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Conformationally supple glucose monomers enable synthesis of the smallest cyclodextrins

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Science  17 May 2019:
Vol. 364, Issue 6441, pp. 674-677
DOI: 10.1126/science.aaw3053

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Sweet spot for making oligosaccharides

Sugars pose a challenge for chemists: how to string together functional group–rich building blocks that can adopt multiple conformations. Two papers in this issue used sugar building blocks constrained by a macrocyclic linker to encourage formation of a specific glycosidic linkage (see the Perspective by Pohl). Ikuta et al. used glucose building blocks containing a linker that changes the sugar conformation to synthesize cyclic oligomers with only three or four units. The linker changes the conformation of the glucose monomers, enabling them to come together despite the strain in the final structure. Komura et al. prepared sialic acid building blocks with a linker that allows for selective formation of the α-anomeric linkage with a range of nucleophiles. They synthesized dimers of sialic acid with many different linkages and a pentamer with four α(2,8) linkages. This method enabled chemical synthesis of components of mammalian glycans involved in brain development, cell adhesion, and immune response.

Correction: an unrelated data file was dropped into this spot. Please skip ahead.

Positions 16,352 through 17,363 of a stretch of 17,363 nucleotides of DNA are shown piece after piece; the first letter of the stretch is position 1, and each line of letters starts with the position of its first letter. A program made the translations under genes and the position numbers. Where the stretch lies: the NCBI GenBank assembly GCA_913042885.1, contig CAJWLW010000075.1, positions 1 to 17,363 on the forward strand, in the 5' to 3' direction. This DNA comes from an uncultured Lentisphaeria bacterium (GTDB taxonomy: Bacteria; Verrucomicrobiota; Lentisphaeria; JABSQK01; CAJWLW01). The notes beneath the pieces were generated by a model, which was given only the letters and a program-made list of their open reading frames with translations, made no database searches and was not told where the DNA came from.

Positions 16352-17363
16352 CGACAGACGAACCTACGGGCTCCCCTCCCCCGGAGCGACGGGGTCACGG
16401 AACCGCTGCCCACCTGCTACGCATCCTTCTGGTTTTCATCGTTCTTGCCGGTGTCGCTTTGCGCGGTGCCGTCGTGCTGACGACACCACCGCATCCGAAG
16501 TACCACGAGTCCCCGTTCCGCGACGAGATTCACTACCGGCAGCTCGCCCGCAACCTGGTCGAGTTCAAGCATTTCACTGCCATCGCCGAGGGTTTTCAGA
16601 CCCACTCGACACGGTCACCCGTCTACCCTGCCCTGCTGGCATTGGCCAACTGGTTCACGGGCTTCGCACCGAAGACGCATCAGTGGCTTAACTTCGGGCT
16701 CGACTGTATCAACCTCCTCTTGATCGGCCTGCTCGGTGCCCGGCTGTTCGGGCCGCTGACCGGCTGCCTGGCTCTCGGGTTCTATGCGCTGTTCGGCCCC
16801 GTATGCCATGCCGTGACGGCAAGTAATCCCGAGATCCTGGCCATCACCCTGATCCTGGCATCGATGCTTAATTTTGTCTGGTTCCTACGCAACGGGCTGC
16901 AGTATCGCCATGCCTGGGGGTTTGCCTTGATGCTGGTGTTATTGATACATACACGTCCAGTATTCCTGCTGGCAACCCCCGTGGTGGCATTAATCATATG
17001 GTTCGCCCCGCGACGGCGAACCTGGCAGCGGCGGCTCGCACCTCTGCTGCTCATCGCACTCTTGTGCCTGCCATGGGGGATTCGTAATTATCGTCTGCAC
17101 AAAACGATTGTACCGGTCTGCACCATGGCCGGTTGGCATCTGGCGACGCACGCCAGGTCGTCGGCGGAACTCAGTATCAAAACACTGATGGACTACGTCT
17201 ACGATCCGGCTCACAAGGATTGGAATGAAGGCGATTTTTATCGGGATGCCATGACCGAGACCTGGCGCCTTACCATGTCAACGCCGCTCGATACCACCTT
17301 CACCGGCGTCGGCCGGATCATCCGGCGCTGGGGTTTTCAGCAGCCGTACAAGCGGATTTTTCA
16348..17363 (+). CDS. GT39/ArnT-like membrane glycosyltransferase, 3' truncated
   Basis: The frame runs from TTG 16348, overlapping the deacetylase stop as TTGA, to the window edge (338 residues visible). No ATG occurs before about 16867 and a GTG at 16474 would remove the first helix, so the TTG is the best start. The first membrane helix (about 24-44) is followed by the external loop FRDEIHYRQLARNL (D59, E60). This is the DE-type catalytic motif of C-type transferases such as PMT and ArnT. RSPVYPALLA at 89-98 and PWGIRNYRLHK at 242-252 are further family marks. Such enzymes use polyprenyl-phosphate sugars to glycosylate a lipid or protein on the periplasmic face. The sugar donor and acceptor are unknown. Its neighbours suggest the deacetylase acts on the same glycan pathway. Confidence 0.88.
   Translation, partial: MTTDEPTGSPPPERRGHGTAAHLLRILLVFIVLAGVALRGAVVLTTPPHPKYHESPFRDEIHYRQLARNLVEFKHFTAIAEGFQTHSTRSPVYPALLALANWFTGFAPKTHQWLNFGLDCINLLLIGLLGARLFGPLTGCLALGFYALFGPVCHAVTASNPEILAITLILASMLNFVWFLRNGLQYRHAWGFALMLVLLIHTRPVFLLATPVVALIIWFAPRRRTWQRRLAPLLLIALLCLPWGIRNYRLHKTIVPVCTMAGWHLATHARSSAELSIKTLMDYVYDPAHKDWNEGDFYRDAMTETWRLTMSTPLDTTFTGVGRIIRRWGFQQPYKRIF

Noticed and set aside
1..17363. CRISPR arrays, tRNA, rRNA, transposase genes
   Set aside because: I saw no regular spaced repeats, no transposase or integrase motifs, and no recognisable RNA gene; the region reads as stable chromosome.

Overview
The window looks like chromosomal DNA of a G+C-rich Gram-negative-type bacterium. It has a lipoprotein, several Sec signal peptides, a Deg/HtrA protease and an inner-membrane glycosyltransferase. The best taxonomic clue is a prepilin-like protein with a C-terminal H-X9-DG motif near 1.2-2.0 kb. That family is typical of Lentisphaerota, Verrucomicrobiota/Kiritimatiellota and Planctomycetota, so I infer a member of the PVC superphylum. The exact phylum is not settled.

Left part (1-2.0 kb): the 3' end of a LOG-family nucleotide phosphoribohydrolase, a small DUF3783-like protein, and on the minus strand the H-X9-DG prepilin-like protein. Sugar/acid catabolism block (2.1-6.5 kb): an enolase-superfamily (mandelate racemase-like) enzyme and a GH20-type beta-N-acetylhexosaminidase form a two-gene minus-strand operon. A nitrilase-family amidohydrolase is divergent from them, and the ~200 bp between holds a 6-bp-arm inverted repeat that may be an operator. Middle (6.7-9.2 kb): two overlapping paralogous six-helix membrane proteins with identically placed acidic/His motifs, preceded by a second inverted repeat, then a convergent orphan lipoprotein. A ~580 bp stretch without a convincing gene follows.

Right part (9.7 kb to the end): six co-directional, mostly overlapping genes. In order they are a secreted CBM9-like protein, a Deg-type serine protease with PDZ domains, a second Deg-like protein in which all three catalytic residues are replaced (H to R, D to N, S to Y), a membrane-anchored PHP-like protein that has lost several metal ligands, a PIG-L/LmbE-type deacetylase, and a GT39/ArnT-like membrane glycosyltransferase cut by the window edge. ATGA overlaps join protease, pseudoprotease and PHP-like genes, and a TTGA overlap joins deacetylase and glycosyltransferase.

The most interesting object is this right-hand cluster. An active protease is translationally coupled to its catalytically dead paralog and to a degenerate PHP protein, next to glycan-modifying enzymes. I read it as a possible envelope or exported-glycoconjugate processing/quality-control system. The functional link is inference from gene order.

Science, this issue p. 674, p. 677; see also p. 631

Abstract

Cyclodextrins (CDs) are cyclic oligomers of α-1,4-d-glucopyranoside and are known mainly as hexamers to octamers. The central cavities of CDs can retain small molecules, enabling diverse applications. The smallest members, CD3 and CD4, have ring sizes too small to permit the most stable conformations of glucopyranose and have not been accessible synthetically. In this study, we present methods to chemically synthesize both CD3 and CD4. The main factor in the successful synthesis is the creation of a glucopyranose ring conformationally counterbalanced between equatorial- and axial-rich forms. This suppleness is imparted by a bridge between O-3 and O-6 of glucose, which enables the generation of desirable, albeit deformed, conformers when synthesizing the cyclic trimer and tetramer.

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